“This isn’t right.”
“Not this shit again,” growled Kendall, “not now. We’ve been over this: they’re not people.”
Zaine and Seren kept working. They’d heard it before and didn’t want to hear it again, though Leon suspected they agreed with him on some level. He was all about pinching mint from the Fedcorp, but murder was a step too far. “They’re conscious. Unique uploads of real people—”
“They’re sim-u-la-tions,” Kendall interrupted, drawing out every syllable for effect. “You don’t think there’s a backup somewhere?”
“We don’t know.”
“We don’t care!”
Zaine dropped his Plank coupler and the metallic clink echoed off the bare walls of the narrow maintenance tunnel. He cursed under his breath, wiped sweat from his brow, and continued working.
“More likely to get us killed with that kind of nonsense. Last freelance gun I hire,” Kendall said, more to herself than to Leon. Seren stood up and began backing away from the containment cube. She trailed an optical cable as she walked.
Zaine nodded. “Ready.”
The Fedcorp coinfarm existed as a neurodigital complex. No one understood how it worked. Literally no one; it was designed by a previous version of itself, regressing back a million generations. Black box shit. But it was known to rely on gen2chem—chemistry not known to exist in nature. Analogs of protons and neutrons made from more massive quarks, muons in place of electrons, that sort of thing. Naturally unstable, which made it secure. It also made it susceptible to destabilization. A directed energy burst could open up the complex like dynamite blowing a hole in a bank vault. Except the walls of this vault were once, and probably still, alive.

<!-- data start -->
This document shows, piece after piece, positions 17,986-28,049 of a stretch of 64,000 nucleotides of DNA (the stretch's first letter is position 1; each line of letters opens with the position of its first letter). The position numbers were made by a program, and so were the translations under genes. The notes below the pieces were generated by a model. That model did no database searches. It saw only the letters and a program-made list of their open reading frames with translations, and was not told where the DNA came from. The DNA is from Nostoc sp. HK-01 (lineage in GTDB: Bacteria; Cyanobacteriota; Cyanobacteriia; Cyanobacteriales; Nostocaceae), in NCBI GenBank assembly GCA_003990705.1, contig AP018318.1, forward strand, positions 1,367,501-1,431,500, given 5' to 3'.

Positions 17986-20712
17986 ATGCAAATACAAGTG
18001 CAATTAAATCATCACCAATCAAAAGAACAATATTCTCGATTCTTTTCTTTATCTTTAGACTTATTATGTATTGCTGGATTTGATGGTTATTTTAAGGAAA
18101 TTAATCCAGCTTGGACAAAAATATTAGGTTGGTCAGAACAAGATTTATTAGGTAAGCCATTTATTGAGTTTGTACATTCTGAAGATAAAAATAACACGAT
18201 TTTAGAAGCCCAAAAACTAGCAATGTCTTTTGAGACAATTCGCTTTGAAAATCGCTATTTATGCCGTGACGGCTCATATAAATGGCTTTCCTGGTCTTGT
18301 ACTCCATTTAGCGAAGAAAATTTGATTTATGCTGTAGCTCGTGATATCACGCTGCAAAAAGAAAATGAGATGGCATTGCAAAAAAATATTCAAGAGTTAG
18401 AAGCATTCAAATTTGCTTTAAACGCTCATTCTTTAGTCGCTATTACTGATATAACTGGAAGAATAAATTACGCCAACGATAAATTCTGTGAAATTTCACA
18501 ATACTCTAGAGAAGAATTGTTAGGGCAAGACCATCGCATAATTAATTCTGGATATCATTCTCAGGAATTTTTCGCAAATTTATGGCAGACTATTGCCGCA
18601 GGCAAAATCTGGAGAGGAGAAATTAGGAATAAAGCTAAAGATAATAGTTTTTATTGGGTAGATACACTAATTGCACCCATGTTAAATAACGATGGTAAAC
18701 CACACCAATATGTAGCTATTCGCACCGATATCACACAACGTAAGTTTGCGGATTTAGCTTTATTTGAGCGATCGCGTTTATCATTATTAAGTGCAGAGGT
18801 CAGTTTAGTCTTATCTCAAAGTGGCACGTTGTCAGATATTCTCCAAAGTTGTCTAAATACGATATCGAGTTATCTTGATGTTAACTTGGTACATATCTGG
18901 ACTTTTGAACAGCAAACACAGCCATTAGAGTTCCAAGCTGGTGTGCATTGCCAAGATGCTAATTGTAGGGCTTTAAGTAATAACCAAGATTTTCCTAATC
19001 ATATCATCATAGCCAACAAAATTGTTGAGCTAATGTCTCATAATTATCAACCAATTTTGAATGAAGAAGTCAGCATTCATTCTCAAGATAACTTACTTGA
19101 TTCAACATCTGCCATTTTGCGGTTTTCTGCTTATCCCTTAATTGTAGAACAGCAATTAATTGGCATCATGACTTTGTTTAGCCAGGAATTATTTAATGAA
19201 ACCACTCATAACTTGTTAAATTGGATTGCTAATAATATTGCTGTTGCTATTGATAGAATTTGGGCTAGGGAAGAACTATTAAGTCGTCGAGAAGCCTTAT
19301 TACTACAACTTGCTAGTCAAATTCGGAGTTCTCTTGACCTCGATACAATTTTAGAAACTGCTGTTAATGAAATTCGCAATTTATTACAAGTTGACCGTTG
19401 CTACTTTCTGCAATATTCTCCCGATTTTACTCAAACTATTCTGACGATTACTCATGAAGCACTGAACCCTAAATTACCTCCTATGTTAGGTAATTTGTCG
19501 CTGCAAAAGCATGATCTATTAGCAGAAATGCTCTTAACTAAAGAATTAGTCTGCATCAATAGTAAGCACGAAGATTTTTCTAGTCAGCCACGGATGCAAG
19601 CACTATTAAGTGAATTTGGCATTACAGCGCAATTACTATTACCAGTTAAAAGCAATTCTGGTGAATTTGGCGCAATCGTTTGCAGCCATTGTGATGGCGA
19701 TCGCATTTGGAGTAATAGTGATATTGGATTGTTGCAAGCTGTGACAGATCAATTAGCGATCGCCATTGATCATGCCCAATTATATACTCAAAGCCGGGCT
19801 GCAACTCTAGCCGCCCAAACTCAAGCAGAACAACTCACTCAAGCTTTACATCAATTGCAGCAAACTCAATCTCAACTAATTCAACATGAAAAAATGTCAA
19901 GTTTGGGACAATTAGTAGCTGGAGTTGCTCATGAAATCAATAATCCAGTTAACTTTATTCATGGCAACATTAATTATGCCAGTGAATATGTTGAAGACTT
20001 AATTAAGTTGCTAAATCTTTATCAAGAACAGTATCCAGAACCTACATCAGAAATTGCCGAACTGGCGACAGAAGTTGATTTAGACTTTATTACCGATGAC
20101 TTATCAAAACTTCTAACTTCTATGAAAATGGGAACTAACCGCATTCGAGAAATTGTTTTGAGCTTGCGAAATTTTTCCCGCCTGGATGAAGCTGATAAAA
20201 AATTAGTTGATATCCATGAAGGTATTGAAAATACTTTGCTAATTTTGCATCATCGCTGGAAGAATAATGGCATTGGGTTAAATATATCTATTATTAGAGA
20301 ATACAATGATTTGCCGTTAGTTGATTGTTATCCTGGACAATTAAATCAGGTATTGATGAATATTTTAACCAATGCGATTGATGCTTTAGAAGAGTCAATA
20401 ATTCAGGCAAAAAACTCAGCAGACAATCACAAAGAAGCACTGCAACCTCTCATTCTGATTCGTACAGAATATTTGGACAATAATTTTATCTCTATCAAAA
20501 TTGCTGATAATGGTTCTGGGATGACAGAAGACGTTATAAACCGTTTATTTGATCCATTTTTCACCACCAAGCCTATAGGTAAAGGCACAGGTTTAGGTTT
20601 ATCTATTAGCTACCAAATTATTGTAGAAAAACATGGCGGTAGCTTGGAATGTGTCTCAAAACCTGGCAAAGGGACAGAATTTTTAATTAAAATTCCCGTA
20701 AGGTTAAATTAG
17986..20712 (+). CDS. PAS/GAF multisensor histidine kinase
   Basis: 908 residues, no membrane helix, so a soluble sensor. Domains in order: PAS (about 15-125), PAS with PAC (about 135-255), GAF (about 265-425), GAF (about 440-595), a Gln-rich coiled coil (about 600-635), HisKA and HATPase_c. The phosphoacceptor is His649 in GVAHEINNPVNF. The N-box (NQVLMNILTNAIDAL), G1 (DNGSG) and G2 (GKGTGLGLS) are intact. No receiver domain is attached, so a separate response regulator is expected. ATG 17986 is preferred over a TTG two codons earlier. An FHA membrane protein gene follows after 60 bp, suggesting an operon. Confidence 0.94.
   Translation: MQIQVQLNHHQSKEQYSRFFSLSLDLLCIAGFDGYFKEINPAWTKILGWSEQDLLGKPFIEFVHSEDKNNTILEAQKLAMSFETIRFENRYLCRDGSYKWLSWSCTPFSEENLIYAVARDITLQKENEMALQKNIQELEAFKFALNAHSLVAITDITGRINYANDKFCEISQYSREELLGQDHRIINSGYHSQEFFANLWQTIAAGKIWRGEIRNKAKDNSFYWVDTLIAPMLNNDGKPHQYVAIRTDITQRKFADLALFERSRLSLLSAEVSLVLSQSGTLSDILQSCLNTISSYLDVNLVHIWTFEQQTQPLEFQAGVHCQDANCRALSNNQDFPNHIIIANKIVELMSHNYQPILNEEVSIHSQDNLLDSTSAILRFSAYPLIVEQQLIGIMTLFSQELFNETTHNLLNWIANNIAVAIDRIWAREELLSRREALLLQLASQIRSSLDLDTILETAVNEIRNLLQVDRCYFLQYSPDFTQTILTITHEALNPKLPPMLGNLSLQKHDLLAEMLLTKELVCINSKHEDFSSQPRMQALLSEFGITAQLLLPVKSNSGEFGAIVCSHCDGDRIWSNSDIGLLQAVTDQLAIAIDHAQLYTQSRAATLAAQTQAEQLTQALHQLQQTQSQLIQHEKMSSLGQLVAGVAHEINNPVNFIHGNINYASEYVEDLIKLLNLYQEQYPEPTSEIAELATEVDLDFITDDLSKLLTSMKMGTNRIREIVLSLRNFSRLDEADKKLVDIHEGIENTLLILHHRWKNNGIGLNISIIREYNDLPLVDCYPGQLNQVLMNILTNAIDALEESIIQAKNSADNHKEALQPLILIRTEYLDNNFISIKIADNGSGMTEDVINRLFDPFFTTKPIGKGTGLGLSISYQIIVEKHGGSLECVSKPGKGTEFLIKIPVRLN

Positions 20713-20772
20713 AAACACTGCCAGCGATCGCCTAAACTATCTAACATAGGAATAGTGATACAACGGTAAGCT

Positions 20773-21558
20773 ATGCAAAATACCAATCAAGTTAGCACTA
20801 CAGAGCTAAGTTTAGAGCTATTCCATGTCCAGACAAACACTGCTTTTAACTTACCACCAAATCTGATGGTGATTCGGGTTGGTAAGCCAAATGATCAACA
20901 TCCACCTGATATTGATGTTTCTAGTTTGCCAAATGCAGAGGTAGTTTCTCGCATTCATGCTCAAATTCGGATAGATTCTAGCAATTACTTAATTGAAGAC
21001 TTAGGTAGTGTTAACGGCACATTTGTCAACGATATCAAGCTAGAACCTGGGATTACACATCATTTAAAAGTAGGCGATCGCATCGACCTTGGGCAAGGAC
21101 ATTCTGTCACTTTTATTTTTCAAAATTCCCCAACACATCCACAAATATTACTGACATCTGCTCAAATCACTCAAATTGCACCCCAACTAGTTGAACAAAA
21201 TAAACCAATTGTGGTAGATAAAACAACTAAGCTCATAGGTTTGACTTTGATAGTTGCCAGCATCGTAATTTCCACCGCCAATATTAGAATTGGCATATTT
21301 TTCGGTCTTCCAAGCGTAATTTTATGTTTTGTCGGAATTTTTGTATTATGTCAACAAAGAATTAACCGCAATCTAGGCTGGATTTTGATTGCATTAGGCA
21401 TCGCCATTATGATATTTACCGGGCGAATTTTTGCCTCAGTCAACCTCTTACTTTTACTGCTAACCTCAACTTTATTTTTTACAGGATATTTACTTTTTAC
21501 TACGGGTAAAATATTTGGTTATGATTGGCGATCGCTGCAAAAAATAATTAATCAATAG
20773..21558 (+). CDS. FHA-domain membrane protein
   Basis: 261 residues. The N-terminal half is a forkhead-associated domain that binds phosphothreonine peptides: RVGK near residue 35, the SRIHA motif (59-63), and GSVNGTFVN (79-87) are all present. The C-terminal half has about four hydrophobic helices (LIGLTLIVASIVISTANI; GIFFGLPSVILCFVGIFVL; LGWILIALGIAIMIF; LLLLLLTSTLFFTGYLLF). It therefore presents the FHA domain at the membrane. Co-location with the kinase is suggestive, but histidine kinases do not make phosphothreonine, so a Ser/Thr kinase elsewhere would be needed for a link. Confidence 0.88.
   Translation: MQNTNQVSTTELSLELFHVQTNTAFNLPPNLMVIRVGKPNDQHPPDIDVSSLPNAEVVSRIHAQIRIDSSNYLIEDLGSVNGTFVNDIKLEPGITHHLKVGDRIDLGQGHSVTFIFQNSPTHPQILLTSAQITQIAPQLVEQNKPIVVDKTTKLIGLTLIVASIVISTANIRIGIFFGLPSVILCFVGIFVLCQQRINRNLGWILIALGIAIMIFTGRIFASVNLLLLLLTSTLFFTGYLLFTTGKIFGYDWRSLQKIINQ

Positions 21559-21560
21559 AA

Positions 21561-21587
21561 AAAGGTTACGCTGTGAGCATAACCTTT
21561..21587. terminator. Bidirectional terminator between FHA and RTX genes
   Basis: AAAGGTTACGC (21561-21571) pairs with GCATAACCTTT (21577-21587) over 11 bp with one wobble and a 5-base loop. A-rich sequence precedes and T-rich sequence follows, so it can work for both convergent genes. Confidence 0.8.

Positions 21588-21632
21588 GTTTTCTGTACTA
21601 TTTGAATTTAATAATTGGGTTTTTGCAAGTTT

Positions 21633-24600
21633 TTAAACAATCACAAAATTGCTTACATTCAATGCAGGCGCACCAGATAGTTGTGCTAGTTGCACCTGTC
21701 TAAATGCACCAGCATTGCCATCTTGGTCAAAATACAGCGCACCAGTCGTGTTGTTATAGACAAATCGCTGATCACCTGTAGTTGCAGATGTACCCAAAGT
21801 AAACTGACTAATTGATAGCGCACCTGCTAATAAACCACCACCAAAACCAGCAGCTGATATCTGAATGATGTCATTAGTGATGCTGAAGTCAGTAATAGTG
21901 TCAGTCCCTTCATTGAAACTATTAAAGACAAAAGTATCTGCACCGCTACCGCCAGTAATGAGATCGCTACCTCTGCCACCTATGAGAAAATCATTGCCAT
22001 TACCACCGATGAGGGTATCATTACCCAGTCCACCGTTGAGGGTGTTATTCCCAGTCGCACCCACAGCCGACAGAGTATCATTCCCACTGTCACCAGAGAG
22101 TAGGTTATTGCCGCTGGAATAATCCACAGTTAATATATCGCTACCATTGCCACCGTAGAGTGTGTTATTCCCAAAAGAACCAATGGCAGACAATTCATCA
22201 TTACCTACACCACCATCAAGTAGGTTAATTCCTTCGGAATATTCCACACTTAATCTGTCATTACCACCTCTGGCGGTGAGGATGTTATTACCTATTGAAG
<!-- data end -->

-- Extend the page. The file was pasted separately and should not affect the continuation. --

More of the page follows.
“What’s it gonna be, freelancer? You’re either in or you’re dead.” Kendall reached for her rear waistband.
Leon should have known from the start. This was going to end in murder one way or another. She was fast, but he was a step ahead. He dove to the ground. Kendall missed her shot, and Leon bashed off the side of the containment cube while yanking the cabling away from Seren, along with the detonator.
“We’re going to renegotiate our terms.”
1 thought on “Morals of a Gun for Hire”
And, that’s how it’ll be, won’t it? Our overlords, remaking themselves in ever-escalating brilliance, or psychopathy.
> “They’re sim-u-la-tions,” Kendall interrupted, drawing out every syllable for effect.
Back to dialog tags are we. And the redundant “telling” us that sim-u-la-tions was drawn out?